RE: suitability of machines for jewelry prototyping

From: Steven Pollack (
Date: Mon Mar 18 2002 - 16:04:09 EET


Your assertion is correct. The response by Al addresses a different issue.
Your point that the machines do not start up easily after a fallow period is
right. If I leave a machine unused for a week then the next build is
problematic and usually requires a good amount of diagnostics, jet checks,
purges, and other things to get the wax material to flow properly.

Al's response was correct but not on point that the machines recover well
from a build stoppage as the last layer can be canceled, milled back, and
the build restarted. The MM2 does not know what it is building as a
complete piece, it only sees the number of layers, and what needs to be
built on any particular layer. This segregation of tasks makes it well
suited for build recovery if a part needs to be replaced or in Al's example
a power failure occurs.

Steven Pollack
Digital Jeweler, LLC

-----Original Message-----
From: []On
Behalf Of Delft Spline Systems
Sent: Monday, March 18, 2002 7:01 AM
Subject: Re: suitability of machines for jewelry prototyping

Dear Al,

First I have to confess that I do not have any hands-on experience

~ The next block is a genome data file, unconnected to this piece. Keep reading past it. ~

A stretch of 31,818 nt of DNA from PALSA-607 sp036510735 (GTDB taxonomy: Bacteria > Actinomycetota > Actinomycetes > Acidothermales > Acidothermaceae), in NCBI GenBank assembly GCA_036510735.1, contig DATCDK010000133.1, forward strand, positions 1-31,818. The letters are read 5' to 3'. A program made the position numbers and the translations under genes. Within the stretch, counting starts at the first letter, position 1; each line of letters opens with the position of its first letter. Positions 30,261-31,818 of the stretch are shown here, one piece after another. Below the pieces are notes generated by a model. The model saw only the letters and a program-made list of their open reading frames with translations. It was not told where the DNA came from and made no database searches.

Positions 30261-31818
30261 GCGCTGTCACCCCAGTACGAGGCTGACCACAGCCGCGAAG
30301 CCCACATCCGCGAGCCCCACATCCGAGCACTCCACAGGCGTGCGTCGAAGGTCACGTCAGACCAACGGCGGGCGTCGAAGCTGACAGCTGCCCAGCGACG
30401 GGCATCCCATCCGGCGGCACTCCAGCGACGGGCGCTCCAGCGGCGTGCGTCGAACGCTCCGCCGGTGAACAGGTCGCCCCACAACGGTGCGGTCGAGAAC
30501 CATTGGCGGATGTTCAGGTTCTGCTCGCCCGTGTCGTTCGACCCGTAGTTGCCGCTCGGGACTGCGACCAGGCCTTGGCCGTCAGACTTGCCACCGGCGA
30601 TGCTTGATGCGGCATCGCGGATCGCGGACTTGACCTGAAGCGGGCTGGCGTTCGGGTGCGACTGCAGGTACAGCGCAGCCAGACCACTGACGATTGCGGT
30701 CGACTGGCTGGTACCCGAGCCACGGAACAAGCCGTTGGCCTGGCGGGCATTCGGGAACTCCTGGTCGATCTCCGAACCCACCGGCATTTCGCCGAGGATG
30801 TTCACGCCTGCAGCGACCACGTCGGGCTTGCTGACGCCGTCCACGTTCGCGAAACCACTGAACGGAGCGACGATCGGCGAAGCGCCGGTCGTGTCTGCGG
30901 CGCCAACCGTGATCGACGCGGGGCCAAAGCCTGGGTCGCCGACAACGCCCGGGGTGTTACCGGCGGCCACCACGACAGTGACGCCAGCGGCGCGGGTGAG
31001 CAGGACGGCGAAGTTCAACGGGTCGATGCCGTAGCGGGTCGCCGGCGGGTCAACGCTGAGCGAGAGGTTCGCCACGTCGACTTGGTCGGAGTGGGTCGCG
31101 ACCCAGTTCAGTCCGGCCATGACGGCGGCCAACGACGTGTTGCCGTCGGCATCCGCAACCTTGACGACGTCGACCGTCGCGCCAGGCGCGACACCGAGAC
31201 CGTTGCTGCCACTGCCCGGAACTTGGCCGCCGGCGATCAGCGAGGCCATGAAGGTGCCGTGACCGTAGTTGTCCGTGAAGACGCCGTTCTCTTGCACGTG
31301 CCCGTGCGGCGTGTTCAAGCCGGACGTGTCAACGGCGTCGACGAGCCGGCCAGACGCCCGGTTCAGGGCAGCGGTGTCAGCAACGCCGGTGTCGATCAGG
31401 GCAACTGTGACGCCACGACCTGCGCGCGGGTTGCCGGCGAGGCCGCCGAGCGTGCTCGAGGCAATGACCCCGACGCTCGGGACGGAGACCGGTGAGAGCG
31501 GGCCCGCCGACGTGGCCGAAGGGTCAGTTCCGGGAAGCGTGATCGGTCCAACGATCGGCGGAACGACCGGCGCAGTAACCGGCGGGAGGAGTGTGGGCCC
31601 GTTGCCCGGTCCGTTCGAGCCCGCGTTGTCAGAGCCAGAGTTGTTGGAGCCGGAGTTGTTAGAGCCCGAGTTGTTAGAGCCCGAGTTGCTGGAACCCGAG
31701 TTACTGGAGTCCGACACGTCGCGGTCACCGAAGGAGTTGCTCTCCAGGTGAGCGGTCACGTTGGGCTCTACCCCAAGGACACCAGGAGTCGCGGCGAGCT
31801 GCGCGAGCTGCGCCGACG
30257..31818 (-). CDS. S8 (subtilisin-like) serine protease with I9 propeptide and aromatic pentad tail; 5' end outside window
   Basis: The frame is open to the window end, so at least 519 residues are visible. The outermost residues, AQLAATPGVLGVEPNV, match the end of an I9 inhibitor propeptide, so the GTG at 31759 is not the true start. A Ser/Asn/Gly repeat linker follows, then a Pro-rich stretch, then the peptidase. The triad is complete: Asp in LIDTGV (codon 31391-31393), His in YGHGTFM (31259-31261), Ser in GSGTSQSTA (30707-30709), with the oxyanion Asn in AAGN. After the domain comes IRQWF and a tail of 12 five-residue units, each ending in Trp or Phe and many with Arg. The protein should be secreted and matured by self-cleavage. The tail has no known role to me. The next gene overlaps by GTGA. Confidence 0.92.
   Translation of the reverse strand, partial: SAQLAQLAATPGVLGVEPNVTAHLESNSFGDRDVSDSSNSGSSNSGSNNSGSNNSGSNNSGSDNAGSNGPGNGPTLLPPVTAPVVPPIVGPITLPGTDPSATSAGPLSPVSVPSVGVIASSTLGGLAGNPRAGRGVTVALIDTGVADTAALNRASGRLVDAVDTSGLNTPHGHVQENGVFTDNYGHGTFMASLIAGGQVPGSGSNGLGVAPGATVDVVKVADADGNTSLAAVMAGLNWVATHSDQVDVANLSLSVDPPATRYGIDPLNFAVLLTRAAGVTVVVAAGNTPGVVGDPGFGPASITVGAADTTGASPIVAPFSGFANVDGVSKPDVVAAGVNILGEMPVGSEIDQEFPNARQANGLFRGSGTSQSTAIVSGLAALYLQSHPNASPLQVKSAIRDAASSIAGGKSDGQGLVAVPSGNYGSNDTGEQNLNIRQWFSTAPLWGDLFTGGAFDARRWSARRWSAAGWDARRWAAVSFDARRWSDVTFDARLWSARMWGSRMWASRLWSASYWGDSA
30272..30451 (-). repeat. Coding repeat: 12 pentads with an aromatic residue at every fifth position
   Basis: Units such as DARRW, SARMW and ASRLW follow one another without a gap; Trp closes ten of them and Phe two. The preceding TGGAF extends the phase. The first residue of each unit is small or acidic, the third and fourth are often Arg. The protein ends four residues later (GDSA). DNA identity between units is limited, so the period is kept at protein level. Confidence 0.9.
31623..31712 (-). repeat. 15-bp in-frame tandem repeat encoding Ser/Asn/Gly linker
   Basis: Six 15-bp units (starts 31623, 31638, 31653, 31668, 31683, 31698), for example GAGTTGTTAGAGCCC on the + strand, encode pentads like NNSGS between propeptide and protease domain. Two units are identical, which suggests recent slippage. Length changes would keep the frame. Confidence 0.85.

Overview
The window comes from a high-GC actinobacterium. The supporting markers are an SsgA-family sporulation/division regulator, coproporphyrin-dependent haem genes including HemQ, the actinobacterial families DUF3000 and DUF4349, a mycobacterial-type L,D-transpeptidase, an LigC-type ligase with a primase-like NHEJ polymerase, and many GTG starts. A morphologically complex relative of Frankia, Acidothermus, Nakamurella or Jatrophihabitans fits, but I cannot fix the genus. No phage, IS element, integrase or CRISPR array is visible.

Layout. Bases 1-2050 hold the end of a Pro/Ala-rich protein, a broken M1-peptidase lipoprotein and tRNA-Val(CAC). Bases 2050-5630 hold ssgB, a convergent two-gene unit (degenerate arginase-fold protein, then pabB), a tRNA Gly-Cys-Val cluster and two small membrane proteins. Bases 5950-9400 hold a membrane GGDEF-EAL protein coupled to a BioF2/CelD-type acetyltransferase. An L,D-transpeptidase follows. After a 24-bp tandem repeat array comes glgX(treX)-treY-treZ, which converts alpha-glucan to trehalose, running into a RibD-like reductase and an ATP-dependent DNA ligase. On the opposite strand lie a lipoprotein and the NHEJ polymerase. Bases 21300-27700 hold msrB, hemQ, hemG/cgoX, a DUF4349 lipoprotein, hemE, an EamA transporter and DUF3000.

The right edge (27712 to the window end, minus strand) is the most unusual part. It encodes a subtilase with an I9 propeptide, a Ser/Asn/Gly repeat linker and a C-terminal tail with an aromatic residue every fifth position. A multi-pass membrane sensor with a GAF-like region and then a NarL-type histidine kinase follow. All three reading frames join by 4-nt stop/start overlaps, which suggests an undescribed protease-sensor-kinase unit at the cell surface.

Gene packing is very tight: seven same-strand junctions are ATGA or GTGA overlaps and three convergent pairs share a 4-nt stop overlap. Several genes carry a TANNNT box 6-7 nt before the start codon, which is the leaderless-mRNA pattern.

with these machines: I have to be honest on that.
Background of my remark is that I have heard several times about
such problems, occurring when a machine was restarted after not
having been used for a couple of weeks. It is very well possible
though that this relates only to older machines, and that the newer
types that you mention have overcome these problems.

Perhaps any machine owner is present on this list who can
assist on this issue.

Best Regards,

Lex Lennings.

At 07:35 AM 18/03/2002, you wrote:
>Your comment about restarting the Sanders System as being difficult is
>not true. Both the Solidscape ModelMakers (PatternMasters) and the SDI
>ToolMaker can make a full recovery from a power outage. This has been
>demonstrated in areas of thunderstorms like Florida where frequent power
>outages occur. Even with this difficult power environment, companies like
>Mark Two Engineering are able to continue building models that require up
>twenty hour build times.
>Al Hastbacka

Delft Spline Systems, The Netherlands.
We offer DeskProto: affordable Rapid Prototyping using CNC milling. --- website:

For more information about the rp-ml, see

For more information about the rp-ml, see

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